Weird physics at the edges of black holes may help resolve lingering 'Hubble trouble

Mass is a shrinking of space and a slowing of time.
Pure common sense makes that brain-dead obvious.
That fits exactly with what we observe and measure.

'Warp' is a misguided and misleading term that indicates confusion.

If space around a black hole weren't shrunken there would be a traffic jam of matter caught in the molassas of time dilation/relative-slowing.

We would see lots of stuff caught/dragging in time dilation molassas all over, everywhere there's mass

Light [& matter] can get through the proximity of an event horizon because because there's proportionately exactly as much space shrinkage as there is time slowing.
Light makes exactly the same [external frame] geometric progress from any viewpoint.

"Because of the extreme warping of time around a black hole, we can also never hope to see the event horizon itself."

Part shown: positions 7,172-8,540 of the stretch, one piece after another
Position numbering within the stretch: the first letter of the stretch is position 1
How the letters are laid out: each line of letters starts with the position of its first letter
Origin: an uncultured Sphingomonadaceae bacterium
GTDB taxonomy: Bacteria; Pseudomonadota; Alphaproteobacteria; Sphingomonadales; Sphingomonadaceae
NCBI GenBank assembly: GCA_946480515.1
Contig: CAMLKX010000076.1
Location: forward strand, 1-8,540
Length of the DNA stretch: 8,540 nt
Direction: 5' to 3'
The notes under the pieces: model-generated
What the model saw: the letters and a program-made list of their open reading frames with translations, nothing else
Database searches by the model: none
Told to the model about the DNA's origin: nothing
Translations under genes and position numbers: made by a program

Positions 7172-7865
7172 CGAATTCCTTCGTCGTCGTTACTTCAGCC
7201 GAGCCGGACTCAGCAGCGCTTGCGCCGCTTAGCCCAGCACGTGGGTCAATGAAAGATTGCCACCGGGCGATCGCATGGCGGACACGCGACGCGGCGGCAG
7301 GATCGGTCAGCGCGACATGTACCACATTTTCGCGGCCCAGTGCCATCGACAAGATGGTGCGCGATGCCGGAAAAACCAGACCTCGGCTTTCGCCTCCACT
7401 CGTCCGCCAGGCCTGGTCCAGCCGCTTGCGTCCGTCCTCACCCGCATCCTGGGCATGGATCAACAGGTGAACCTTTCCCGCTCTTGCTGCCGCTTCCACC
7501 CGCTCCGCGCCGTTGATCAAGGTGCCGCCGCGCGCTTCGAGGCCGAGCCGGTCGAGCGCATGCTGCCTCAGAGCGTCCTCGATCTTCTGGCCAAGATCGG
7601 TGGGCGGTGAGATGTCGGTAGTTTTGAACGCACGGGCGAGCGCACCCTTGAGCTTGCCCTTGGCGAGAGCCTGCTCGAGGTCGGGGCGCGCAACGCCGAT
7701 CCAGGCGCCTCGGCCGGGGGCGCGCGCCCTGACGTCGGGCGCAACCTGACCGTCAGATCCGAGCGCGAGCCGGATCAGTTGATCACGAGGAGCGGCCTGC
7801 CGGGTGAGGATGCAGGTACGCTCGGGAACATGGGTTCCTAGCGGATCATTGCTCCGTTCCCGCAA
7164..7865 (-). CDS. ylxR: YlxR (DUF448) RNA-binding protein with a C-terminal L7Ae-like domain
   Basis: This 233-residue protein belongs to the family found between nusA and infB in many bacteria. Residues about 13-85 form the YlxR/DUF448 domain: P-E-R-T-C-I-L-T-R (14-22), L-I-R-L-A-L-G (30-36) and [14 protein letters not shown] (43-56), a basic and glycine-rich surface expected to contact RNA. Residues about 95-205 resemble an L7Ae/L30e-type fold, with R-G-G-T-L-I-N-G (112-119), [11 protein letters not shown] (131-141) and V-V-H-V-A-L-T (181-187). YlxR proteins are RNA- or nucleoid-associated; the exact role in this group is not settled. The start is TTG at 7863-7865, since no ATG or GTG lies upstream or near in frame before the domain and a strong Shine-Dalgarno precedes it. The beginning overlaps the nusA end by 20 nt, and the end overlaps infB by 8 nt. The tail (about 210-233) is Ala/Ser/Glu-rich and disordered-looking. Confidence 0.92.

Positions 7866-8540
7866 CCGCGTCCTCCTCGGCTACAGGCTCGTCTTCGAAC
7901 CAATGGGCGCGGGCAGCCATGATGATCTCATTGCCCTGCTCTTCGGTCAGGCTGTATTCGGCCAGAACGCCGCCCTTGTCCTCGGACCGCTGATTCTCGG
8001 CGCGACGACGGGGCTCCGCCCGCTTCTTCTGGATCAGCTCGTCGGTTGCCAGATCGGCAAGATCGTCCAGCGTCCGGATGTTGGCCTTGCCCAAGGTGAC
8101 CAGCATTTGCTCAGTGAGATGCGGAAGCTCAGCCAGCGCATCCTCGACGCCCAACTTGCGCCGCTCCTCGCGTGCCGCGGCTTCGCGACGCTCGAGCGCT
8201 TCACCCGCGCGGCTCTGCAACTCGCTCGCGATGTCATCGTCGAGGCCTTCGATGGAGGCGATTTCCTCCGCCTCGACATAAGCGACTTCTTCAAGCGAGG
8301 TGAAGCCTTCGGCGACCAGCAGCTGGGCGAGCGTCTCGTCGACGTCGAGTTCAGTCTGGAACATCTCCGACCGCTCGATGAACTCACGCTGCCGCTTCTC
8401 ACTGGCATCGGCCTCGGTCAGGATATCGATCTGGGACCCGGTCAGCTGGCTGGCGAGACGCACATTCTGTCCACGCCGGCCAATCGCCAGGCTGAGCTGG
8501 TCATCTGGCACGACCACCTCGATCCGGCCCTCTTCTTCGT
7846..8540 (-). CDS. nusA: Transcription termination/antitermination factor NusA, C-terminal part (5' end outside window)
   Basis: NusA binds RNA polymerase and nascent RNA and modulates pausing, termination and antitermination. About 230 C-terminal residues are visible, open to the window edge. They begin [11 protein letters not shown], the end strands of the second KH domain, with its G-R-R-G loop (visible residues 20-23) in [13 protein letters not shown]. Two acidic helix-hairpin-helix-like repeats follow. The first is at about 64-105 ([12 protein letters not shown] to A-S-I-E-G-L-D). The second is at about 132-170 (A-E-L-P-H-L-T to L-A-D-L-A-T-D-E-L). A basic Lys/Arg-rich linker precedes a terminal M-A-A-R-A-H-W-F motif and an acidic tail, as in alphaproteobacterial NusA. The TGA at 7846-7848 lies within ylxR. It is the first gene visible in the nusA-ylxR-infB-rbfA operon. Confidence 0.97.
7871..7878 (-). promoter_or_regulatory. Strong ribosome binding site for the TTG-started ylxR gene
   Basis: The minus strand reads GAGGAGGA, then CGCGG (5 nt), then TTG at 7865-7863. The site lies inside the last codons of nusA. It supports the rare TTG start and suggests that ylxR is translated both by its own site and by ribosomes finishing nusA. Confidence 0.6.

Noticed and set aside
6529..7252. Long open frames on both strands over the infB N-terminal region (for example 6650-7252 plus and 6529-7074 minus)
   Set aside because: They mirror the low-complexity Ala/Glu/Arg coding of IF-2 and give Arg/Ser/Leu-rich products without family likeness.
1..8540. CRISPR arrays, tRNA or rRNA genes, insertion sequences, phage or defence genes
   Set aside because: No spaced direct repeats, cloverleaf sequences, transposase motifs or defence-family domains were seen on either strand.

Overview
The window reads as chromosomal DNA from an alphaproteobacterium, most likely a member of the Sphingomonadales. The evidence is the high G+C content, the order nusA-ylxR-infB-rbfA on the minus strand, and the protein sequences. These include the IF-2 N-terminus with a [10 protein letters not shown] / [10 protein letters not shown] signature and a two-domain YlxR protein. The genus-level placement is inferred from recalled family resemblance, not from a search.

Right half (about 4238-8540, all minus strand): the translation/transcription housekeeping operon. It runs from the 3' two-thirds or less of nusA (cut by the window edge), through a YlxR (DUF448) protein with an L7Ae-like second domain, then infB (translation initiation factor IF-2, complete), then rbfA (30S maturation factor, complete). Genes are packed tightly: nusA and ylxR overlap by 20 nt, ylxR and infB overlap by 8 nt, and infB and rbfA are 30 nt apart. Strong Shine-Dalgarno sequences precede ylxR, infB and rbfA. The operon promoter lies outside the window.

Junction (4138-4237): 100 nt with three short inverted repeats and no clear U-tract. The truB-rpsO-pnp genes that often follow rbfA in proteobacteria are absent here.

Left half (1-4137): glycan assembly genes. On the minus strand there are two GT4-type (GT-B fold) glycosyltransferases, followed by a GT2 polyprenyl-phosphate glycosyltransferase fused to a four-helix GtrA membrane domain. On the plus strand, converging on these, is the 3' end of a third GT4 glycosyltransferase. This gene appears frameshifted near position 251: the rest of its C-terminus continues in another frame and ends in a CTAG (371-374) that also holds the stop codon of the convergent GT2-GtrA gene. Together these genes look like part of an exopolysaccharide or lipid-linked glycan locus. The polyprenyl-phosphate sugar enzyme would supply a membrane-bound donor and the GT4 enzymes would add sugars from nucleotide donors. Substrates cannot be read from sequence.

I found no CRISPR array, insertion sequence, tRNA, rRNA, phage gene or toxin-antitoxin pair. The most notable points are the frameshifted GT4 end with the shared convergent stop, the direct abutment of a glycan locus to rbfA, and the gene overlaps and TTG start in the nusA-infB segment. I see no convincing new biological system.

Light that doesn't actually cross the event horizon moves right back out to us just fine (maybe redirected from our frame of reference) because of the reduced space of a mass field.
Nov 21, 2019
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Gravity fields and gravity waves penetrate event horizons. We know that from the orbits of black holes orbiting other black holes and other massive objects. They obey the geometric idealization of acting on distant masses as if their mass is concentrated at a point at their exact center. The event horizon defines a boundary in space, a sphere where no light or slower particles can escape. I don't see how a spherical boundary with escape velocity C would repel dark energy or affect it's field or propagation in any way.
Nov 25, 2019
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I see an obvious error in the article: "Black holes are born from the idea of an infinite amount of mass concentrated in an infinitesimally small space, known as a singularity."

A black hole never has "infinite amount of mass". Maybe(?) infinite density but clearly the mass is finite and even possibly very small.

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